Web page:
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Court Process 2017-09-27T22:18:48+00:00

First, you must fill out and file with the court clerk the following:

  • Petition – Marriage/Domestic Partnership (form FL-100)

The Petition for Dissolution of Marriage is the initial document filed with the California court. It is in this document that the filing spouse will request the court to terminate the marriage under certain specified grounds. Dissolution of the marriage may be based on either of the following grounds: (1) irreconcilable differences or (2) permanent legal incapacity to make decisions.

  • Irreconcilable differences are those grounds which are determined by the court to be adequate reasons for the marriage to not continue and which makes it evident that the marriage should be terminated.
  • Permanent legal incapacity to make decisions requires ample proof that such an incapacitating condition exists. This can be presented through competent medical or psychiatric testimony from a professional. Additionally, the spouse must have been legally incapacitated at the time the divorce petition was filed.

The Petition for Dissolution of Marriage, which must be completed in all cases, identifies the petitioner and respondent, the date of the marriage, the date of separation, the minor children (if any), makes a declaration of assets and debts and states the relief sought. Depending on whether the couple are in agreement, other forms may be accompanied with the Petition.

If there are minor children of the marriage, the petitioner must file the Declaration Under Uniform Child Custody Jurisdiction and Enforcement Act (UCCJEA), and attach it to the petition. The couple may have also already written a Marital Settlement Agreement (MSA), in which case it is submitted as an attachment. Additionally, a Summons (FL-110) and Proof of Service of Summons (FL-115) must be filed. A summons tells your spouse that a court case has started and what will happen if he or she does not respond in 30 days. The Proof of Service of Summons stipulates the manner of service to the Respondent. Once filed with the clerk, the clerk will stamp and return copies of the forms filed to the petitioner.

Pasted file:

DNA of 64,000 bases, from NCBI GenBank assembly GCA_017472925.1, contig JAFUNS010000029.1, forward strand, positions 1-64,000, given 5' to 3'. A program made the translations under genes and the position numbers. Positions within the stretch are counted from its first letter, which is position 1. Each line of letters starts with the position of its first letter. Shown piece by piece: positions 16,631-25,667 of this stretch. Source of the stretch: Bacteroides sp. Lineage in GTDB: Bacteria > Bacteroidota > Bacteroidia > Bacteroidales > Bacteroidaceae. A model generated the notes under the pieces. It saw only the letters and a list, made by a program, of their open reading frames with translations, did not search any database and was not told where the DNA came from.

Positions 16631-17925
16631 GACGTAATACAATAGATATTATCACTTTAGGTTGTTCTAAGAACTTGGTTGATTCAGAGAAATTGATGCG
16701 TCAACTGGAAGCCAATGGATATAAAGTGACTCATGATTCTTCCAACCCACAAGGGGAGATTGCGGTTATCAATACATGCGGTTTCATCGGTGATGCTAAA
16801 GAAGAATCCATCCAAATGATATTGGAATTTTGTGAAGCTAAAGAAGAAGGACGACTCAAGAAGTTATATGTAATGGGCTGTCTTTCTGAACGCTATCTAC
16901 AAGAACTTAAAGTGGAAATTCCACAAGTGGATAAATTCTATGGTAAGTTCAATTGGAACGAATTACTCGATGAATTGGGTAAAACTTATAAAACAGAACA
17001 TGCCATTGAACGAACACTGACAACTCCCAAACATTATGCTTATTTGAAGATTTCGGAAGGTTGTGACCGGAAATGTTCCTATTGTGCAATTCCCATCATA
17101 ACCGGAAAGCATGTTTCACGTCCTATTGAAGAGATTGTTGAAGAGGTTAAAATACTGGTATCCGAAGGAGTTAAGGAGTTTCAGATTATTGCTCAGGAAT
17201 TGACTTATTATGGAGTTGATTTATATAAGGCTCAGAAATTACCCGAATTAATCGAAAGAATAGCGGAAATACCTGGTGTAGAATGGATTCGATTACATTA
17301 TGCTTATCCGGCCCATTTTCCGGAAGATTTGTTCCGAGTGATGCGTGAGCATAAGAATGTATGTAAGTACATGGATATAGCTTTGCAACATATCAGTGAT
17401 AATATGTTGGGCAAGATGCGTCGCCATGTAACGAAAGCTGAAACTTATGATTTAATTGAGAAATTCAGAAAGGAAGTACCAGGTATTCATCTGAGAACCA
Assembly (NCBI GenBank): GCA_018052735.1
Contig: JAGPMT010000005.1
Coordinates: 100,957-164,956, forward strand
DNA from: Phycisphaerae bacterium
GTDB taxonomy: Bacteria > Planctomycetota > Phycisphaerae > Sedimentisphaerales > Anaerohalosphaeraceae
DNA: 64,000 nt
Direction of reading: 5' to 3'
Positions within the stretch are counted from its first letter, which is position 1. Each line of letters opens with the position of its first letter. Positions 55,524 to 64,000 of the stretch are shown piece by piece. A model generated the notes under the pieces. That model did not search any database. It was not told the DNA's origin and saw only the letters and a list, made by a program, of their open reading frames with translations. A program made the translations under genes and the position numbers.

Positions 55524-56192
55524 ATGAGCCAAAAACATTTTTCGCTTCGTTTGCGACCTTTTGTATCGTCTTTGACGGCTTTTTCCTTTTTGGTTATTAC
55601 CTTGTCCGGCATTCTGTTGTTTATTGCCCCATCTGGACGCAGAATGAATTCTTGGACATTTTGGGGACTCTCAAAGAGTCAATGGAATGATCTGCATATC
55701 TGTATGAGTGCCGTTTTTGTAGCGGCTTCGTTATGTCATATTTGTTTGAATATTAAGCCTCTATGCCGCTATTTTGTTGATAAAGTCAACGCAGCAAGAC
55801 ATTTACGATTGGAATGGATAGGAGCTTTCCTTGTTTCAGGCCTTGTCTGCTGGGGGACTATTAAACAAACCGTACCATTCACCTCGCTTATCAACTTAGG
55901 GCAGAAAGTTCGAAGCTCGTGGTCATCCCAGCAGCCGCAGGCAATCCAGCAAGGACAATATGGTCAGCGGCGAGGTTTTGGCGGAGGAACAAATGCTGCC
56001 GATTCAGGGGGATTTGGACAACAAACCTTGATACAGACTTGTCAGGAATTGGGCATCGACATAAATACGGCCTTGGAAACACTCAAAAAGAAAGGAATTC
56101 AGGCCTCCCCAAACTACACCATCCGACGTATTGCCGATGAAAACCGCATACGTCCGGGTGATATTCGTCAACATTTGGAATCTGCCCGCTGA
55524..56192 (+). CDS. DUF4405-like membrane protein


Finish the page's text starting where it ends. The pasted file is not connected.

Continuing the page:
The respondent must be served with the court forms, AND a blank response (form FL-120). The respondent can be served with these forms by:

  • Someone 18 years or older who is not the petitioner

Once served, the court proof of service form (FL-115) must be filed with the court.

The respondent has 30 days to file a response to the Petition for Dissolution of Marriage. If the respondent does not respond in 30 days, it may result in a default judgment against him or her. The response form, (form FL-120) can be found here. (need to insert the hyperlink: http://www.courts.ca.gov/documents/fl120.pdf)). Respondent must also file a proof of service along with the response form. Either Proof of Personal Service FL-330 or Proof of Service by Mail FL-335, depending on how you serve your response.

Petitioner to Respondent:

Within 60 days of filing the petition, the petitioner must have the following documents served on the respondent. Please note these documents do not need to be filed in court:

  • Declaration of Disclosure (FL-140)
  • Income and Expense Declaration (FL-150)
  • Schedule of Assets and Debts (FL-142)
  • Property Declaration (FL-160)
  • All tax returns filed by the party in the past two years before disclosure documents were served

To File with the Court:

  • The petitioner must file a Declaration Regarding Service (FL-141) with the court, stating that disclosures were served on the other party.

Please note: The 60 day time frame for serving these financial disclosures may be changed by written agreement between the parties, or by court order.

Respondent to Petitioner:

When the respondent files his/her response, they must also have the following documents served on the petitioner within 60 days of filing the response. Please note these documents do not need to be filed in court:

  • Declaration of Disclosure (FL-140)
  • Income and Expense Declaration (FL-150)
  • Schedule of Assets and Debts (FL-142)
  • Property Declaration (FL-160)
  • All tax returns filed by the party in the past two years before disclosure documents were served

To File with the Court:

  • The petitioner must file a Declaration Regarding Service (FL-141) with the court, stating that disclosures were served on the other party.

Please note: The 60 day time frame for serving these financial disclosures may be changed by written agreement between the parties, or by court order.

If a spouse does not respond in 30 days, the petitioner may file a Request to Enter a Default, which bars the respondent from further entering into his or her own divorce case.

When a couple agrees on all issues, or when either defaults, the court may issue a Declaration for Default or Uncontested Dissolution, which results in a Judgment for Dissolution without a court appearance. After a summary action, an uncontested action coursing along this default route is probably the easiest route to a divorce.